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  That is my next question, since it's logical that eventually they will rupture, where?  Look at the pictures for hints.  I am betting on the weld around the threaded plate for the valve. There is also a circumferential weld. There are places on all of them where the bottom ring and the top handles are, or were welded to the tank. The rust is not serious on any of them even though one seems quite rusty, its only surface rust.

  As far as pressure, it's great enough to change propane gas to liquid propane and keep it there.

  I'll check again in the morning. Single digit temps all night.

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I think they'll crack at the circumferential weld.  There is a greater surface area exposed to the ice at that weld.  Plus, the valve plate is probably reinforced so it would be harder to rupture.

 

FWIW, When I was in elementary school (early sixties) I read a children's story where some kids had to split cannon balls so they filled them with water and waited for them to freeze.  They learned that it does not pay to bury them in snow because snow is an insulator.  When they left the cannon balls uncovered they froze and split.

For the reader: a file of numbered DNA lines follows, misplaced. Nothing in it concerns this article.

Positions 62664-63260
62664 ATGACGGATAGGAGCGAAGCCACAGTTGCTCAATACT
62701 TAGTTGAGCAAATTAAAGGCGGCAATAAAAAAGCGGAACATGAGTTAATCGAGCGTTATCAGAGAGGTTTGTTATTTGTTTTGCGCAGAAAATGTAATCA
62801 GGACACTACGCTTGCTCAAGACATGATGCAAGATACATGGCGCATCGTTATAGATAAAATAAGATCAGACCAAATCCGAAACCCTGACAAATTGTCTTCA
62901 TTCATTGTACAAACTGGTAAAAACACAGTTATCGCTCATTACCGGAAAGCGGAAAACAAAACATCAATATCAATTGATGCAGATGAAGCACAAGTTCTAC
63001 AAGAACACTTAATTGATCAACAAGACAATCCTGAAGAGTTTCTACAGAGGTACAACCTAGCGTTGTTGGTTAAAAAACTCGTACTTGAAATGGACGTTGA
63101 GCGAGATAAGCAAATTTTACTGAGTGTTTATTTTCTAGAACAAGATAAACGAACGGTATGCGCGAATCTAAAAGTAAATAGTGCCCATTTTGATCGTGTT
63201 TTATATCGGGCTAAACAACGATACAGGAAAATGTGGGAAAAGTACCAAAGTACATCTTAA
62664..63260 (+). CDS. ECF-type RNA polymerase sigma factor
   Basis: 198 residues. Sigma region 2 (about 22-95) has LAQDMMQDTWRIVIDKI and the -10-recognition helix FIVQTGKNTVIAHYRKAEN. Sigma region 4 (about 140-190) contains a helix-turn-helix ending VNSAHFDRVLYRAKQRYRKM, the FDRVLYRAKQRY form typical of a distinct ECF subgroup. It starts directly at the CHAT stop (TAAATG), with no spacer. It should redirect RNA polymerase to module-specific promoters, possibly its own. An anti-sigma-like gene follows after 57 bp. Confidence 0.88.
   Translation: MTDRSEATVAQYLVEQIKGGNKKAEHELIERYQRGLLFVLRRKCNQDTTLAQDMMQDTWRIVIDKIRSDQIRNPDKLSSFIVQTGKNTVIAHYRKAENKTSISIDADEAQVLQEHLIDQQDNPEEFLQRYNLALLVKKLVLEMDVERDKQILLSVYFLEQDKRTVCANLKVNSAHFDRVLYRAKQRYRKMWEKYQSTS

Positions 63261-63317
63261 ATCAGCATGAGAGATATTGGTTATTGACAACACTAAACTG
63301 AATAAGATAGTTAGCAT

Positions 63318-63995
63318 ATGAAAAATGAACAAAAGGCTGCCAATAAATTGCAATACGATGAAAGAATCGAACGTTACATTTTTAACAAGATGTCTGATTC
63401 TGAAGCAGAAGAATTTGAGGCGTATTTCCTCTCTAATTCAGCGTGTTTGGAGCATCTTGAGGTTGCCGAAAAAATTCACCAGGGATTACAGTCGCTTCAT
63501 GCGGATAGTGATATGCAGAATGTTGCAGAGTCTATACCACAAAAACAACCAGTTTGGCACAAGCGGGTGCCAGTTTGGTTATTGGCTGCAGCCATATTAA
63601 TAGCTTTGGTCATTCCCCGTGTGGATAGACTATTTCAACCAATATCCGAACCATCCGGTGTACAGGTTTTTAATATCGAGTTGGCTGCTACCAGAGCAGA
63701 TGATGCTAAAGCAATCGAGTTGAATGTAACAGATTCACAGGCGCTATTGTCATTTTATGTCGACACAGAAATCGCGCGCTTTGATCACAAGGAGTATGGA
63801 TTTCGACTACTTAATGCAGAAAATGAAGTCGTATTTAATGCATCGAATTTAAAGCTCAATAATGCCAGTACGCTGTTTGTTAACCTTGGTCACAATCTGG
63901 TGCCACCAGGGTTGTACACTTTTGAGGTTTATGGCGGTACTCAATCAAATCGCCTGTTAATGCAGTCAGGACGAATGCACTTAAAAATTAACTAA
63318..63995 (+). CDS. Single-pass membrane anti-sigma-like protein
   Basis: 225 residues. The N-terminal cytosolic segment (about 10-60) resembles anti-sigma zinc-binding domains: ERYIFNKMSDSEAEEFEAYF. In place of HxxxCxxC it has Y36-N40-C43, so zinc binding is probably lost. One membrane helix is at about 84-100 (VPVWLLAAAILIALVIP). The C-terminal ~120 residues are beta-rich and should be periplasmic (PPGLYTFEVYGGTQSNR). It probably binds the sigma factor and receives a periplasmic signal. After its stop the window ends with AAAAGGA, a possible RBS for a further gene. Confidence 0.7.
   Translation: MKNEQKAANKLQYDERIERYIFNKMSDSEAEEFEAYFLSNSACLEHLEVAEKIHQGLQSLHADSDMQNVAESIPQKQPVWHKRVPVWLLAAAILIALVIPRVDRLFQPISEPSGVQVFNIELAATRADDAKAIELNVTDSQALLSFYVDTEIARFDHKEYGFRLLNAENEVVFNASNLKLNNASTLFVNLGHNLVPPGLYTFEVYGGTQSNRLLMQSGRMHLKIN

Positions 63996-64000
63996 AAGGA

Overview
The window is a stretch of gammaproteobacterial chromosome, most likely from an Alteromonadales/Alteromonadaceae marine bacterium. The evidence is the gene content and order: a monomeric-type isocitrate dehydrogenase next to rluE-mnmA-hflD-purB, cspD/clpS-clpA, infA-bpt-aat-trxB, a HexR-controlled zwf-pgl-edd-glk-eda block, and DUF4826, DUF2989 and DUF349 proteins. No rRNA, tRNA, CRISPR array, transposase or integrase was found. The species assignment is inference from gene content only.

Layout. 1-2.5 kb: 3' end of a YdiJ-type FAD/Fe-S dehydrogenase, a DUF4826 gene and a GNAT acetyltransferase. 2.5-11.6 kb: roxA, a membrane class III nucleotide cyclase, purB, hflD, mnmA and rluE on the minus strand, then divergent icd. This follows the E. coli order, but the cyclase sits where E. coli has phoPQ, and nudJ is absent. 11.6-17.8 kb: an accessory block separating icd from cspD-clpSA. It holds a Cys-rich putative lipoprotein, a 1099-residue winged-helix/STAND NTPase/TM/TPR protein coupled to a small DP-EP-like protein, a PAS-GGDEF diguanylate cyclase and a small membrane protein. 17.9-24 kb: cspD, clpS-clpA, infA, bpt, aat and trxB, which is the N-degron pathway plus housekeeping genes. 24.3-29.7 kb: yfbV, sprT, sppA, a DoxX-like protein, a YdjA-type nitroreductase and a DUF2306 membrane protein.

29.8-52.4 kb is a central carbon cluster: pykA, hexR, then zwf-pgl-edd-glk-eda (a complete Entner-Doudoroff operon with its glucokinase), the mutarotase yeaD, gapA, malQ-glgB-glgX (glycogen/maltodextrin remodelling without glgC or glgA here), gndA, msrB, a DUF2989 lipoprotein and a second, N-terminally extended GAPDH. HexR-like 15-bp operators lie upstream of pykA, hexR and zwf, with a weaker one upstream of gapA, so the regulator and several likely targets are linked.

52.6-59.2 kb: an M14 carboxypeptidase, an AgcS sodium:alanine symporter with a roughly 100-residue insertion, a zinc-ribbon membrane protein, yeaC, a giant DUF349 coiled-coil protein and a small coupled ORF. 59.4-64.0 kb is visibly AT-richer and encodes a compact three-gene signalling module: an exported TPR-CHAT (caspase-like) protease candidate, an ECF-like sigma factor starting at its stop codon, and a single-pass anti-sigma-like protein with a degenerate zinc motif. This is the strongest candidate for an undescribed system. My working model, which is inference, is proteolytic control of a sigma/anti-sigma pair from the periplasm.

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Once filled with water, and frozen, a 4 1/2" angle grinder with a cutting wheel might speed that splitting process. Small slice from top to bottom should get you to the scrap yard quickly. Of course that would take all the fun out of it.

 

Used propane tanks are not a problem here. Just drop them at the transfer station for recycling. Same with car/truck batteries. My battery would go to the parts store for a $5 gift card.

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I bet that all it does is deform or perhaps leak unless it already has corrosion or some kind of defect. That thin wall stuff will stretch quite a bit before it bursts. If it does burst look closely there will be a defect where it lets go.

 

Jeff

Edited by Jeff Balazs

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Bring one over here and we'll give it a real test... supposed to hit -30C with a windchill factor hitting close to minus 40. Those are pretty strong little tanks, they might just stretch and not rupture.

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I have nine tanks. One on the grille, which I seldom if ever use, three holding gas, and five I want rid of. When scrap was $220 a ton, I collected and sold anything metal. Except propane tanks. Scrap is now $40.

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post-68-0-26850700-1452619957_thumb.jpgThermo says 13 above now. THE TANKS ARE SWELLING UP!  The curve at the top of the sides where it turns into ends is noticeably rounder and the tanks look a little bloated.  Still waiting.......................

Edited by Niel Hoback

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Speaking of boiling pots if this freezing experiment fails you could simply build a large fire under all the sealed tanks full of water and run like heck. You will get an audible report when the job is completed and possible free delivery of the broken shell to an as of yet unidentified location. :cool:  

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I suspect a bulge is all you will get. I think in order to get them to burst you'd have to keep adding water as the tank bulges out.